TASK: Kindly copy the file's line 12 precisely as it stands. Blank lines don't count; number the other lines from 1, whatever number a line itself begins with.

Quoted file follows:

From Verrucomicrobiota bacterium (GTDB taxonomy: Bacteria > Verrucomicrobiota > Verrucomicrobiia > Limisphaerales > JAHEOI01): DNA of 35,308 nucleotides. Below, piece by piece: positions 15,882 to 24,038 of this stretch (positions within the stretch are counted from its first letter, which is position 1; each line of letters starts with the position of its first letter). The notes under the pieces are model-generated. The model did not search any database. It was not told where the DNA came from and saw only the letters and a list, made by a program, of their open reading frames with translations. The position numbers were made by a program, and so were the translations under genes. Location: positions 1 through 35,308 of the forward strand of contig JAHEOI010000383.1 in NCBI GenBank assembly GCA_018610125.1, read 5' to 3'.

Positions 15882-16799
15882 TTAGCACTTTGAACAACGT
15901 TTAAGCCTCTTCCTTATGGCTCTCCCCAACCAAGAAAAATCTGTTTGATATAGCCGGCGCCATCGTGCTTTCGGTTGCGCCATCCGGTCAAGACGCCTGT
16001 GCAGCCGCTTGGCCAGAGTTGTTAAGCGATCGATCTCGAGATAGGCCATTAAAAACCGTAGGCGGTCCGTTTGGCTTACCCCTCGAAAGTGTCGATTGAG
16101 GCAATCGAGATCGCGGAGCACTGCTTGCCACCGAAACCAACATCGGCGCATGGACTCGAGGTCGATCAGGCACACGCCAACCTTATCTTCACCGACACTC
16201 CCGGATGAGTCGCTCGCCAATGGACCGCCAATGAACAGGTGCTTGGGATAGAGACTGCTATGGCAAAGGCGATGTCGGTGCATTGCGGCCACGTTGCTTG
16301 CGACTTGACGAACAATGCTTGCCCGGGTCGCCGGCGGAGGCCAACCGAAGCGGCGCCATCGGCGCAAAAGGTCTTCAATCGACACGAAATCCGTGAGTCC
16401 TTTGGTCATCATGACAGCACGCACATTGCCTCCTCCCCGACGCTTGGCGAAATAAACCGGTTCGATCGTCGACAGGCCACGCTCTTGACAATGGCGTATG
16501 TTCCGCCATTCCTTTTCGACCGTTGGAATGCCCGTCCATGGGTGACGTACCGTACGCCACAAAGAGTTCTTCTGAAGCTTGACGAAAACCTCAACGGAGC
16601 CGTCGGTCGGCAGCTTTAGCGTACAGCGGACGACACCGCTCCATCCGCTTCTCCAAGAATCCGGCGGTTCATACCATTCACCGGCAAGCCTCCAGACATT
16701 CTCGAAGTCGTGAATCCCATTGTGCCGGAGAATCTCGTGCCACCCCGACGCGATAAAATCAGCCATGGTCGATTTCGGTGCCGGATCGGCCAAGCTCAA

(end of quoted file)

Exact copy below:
16701 CTCGAAGTCGTGAATCCCATTGTGCCGGAGAATCTCGTGCCACCCCGACGCGATAAAATCAGCCATGGTCGATTTCGGTGCCGGATCGGCCAAGCTCAA